By Eric Reining
I’m at a loss for baseball right now.
From June 4-16th (@BOS, @TOR, vs. CLE, vs. TOR), the Rangers went 3-10. From June 17-30th (vs. OAK, @STL, @NYY, vs. CIN), the Rangers went 10-3. After starting the month with 4 wins and 11 losses, the team managed to finish an even 14-14.
Since then, against the two AL West bottom-dwellers — Seattle & Houston — Texas has gone just 2-3, and remain a half-game behind Oakland (who also lost on Saturday) for the division lead.
What I think can’t be substantiated by any sort of data — so consume it at your own accord — but to me this looks like a classic example of a club whom, as the pundits would say, “plays up to the level of its competition.” If the Rangers are good enough to win 4 consecutive series’ against 4 of the better teams in baseball, it’s implied that it was no accident.
Does this team need some players to come off the shelf, and soon? Sure. But should we be going into some sort of panic-mode cocoon just because some idiots are writing that Yu Darvish is broken, that Lance Berkman isn’t worth a damn (he’s apparently injured, by the way), and that Jon Daniels needs to make like 47 trades to save matters? Uhm, my nose is running for some reason and I need to go in soon to re-up on another can of Coke.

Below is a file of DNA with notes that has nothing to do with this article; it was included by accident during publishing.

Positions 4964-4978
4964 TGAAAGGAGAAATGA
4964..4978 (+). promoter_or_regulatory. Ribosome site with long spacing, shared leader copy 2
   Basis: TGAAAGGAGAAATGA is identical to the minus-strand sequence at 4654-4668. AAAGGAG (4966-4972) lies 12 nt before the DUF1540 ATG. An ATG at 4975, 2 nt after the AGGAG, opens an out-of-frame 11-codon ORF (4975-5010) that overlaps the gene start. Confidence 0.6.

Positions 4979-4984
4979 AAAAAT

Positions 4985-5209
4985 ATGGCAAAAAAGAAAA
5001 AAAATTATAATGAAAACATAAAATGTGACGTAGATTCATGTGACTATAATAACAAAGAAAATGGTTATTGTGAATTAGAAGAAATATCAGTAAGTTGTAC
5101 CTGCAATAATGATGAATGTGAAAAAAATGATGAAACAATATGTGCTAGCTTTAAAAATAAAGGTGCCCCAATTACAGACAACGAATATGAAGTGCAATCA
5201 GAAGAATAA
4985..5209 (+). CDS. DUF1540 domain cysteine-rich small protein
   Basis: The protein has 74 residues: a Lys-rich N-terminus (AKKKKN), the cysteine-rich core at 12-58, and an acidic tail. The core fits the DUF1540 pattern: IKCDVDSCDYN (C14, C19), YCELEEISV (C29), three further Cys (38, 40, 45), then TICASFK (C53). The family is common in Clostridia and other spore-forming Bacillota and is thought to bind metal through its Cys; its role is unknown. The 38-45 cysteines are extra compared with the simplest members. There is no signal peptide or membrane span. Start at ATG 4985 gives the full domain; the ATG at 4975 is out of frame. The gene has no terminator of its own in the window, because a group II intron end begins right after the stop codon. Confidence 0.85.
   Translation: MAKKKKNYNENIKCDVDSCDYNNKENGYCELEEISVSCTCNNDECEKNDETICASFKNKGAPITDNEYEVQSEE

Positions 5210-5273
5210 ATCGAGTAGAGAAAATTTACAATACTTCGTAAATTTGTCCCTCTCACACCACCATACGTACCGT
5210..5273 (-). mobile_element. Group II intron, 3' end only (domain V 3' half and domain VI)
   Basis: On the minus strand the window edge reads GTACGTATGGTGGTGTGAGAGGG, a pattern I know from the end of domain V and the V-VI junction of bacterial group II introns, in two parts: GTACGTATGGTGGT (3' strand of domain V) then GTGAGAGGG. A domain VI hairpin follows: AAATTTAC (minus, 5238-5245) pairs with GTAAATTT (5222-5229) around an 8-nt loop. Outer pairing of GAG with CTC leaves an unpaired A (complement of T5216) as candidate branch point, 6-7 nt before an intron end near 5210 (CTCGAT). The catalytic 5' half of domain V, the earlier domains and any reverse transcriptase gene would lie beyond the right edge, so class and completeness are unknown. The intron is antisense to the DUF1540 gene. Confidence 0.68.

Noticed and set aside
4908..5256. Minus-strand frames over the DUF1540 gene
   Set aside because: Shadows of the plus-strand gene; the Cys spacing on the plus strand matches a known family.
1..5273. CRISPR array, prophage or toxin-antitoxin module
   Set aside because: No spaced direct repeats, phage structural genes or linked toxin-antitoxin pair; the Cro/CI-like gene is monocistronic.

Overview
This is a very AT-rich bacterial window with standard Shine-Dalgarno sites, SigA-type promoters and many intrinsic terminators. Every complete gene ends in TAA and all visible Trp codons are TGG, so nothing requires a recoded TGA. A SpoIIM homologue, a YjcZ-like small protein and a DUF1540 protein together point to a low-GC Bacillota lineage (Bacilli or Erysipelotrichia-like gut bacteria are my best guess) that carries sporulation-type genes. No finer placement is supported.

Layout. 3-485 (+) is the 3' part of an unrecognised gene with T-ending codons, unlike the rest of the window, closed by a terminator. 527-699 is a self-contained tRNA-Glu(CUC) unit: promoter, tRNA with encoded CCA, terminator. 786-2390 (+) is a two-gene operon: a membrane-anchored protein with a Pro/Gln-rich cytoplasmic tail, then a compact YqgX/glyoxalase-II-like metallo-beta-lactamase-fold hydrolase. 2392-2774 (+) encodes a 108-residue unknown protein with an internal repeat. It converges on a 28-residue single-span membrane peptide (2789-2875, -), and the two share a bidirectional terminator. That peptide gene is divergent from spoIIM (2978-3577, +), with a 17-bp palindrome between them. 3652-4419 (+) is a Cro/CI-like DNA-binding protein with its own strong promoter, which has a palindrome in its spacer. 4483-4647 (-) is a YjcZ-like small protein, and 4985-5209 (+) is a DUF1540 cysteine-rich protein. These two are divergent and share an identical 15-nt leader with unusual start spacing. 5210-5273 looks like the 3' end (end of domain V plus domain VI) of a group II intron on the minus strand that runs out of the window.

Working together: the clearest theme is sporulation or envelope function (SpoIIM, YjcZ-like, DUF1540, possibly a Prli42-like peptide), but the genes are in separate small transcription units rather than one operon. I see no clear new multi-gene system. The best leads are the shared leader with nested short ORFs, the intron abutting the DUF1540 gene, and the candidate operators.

This is not a Nolan Ryansite; this is a Texas Rangers’ site. And I am not a writer; I dropped out of college when I was 19. I’m just an observer. In 2013 half of my obsession is how the fan base behaves; the other half is on a baseball team that’s probably played over its head to achieve a 50-37 record through 87 games. But nobody wants the truth anymore. It’s faint, fleeting, and most importantly: boring. The perception of the truth is what matters, and this gestalt menagerie of Rangers’ personalities lead us to believe something is wrong all the time.
Do the Rangers have problems? Of course they have problems. Every team has something they’d like to fix. The key is that the team is in a position where the “fix” is actually relevant. Even despite the terrible health, the front office is in a position to acquire assets — as well as some payroll — to improve its odds of making and, hopefully, advancing in the 2013 postseason. Will that include a Jurickson Profar trade? Just, no, he’s not going anywhere.
At the heart of everything I’m either distracted by my personal life or just annoyed at so much of the negative coverage enveloping my favorite baseball team. Either way, baseball isn’t fun right now. Baseball is supposed to be a sanctuary, a place of refuge, not a lightning rod to channel negativity through.